In cycle 2, we will work on maintaining our strength progress while incorporating speed-strength + strength-speed + different power building approaches for our power and olympic lifts. We will be building our stamina and muscle endurance with an increase in bodyweight volume as well as begin to incorporate interval weight training (IWT) and improve our lactate inflection point (LIP). 

 NOTE: The athletes who have built a larger “aerobic base” by completing the capacity workouts and additional endurance training will generally yield greater results in the IWT and LIP training cycle. I compare this to someone investing higher amounts of money into the stock market. Everyone will benefit greatly from these intense forms of investing (training) but generally speaking, the people with the higher amounts of money invested will be rewarded more on the smart investments (intervals and higher intensity workouts)… athletes with the larger base should be able to handle higher interval training volumes and faster recovery between sessions. This should not discourage anyone from training but keep expectations at bay when comparing progress. 

Maximum Strength

Both of the traits listed below are directly linked to maximal strength (MS). MS is is usually tested by conducting a 1- rep max and what our general focus of training cycle 1 consisted of in the CrossFit classes. Strength training sets between 75-95% of our 1 rep max in a progressive manner. The overall training volume and intensity was lowered during this phase as sort of an “off-season” to get us through the holidays and de-load the intensity following the CF Open.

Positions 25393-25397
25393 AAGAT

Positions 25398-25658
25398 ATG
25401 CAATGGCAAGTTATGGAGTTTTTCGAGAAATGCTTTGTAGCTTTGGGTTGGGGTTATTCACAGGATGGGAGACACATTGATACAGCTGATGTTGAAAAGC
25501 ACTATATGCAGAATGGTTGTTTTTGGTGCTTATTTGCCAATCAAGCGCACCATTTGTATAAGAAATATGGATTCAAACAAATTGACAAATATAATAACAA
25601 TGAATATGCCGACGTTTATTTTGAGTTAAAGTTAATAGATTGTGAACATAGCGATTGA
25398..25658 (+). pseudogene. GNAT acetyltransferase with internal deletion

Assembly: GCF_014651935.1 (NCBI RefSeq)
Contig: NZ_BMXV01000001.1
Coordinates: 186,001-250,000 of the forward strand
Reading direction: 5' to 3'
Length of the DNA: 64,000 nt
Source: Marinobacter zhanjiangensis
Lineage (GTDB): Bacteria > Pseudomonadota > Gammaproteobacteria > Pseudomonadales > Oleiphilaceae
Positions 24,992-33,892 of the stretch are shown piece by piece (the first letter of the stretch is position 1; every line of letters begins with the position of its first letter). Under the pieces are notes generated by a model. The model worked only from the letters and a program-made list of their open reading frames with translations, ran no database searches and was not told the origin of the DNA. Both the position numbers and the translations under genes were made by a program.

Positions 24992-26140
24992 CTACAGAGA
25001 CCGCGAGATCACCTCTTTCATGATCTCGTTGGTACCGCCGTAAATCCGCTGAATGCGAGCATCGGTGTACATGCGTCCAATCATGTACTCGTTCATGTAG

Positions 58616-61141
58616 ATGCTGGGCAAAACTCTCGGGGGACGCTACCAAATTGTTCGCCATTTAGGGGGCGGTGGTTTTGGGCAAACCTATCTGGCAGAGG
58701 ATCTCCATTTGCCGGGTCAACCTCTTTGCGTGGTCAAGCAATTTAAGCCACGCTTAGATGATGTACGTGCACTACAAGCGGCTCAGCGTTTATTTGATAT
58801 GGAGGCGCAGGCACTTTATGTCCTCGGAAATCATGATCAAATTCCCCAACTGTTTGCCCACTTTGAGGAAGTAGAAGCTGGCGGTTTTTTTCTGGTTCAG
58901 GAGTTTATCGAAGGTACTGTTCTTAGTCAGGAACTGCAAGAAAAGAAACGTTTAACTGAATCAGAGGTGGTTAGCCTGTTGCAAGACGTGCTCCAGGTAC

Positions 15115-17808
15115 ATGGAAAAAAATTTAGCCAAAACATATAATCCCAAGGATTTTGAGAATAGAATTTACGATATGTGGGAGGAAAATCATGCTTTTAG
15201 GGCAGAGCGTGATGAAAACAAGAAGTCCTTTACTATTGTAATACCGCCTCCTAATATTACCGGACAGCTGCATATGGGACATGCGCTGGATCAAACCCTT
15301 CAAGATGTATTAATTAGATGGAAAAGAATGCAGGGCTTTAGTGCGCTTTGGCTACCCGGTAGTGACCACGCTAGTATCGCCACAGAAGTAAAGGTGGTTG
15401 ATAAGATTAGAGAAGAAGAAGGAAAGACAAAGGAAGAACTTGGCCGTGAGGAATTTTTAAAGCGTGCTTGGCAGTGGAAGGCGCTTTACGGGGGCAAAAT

Maximum strength and higher intensity training can co-exist, however the effects on the nervous system need to be monitored more carefully and I believe in a balanced crossfit program for the general athlete, this is best done in blocks -or- “periodized training.”

Strength|Speed and Speed|Strength sound the same… but they are two different training traits of POWER.

Power has been clearly defined for a long time : the rate (energy amount per time period) at which work is done or energy converted.

Power = FORCE X DISTANCE divided by TIME

What is Strength-Speed?

Strength-speed refers to moving relatively heavy loads as fast as you can. An example of Strength-Speed would be pushing a heavy sled, or an all-out-sprint on the Assault Bike- the resistance on the Assault Bike increases along with your force (by design) to allow more strength-speed (power) output.

The functional application of strength-speed would be something like helping coach Marisa push her neutral car down highway 90 when she runs out of gas.

In this type of training there is a strength constraint (like weight) on a heavy load (like a sled) and there is a speed goal trying to move the resistance at very high speeds : like a time cap over a given distance to ensure you are getting the intended workout stimulus!

What is Speed-Strength?

Speed-strength refers to moving at very high speed with the maximum load possible. Examples of this include: Olympic Lifting (snatch | clean & jerk) 

The desired training stimulus can be achieved by training at lower percentages of 1 Rep Maximum (RM) therefore resulting in an increase of movement velocity. For this you will need to take into account a valid speed constraint whilst conduct very fast movements trying to lift as heavy as you can. An example of this would be during a snatch as it is very difficult to make it under the barbell if it moves slower than the desired training rate for speed-strength. This is why most olympic lift training is completed at 70-80% of your 1 rep potential and your 1 rep potential on the snatch and clean & jerk is significantly lower than your maximal strength output which will come from the back squat and deadlift.

 

If you have questions, comments, or specific training goals you would like to address feel free to contact me anytime at : Kyle@ktx.fit

or comment in our members facebook group 🙂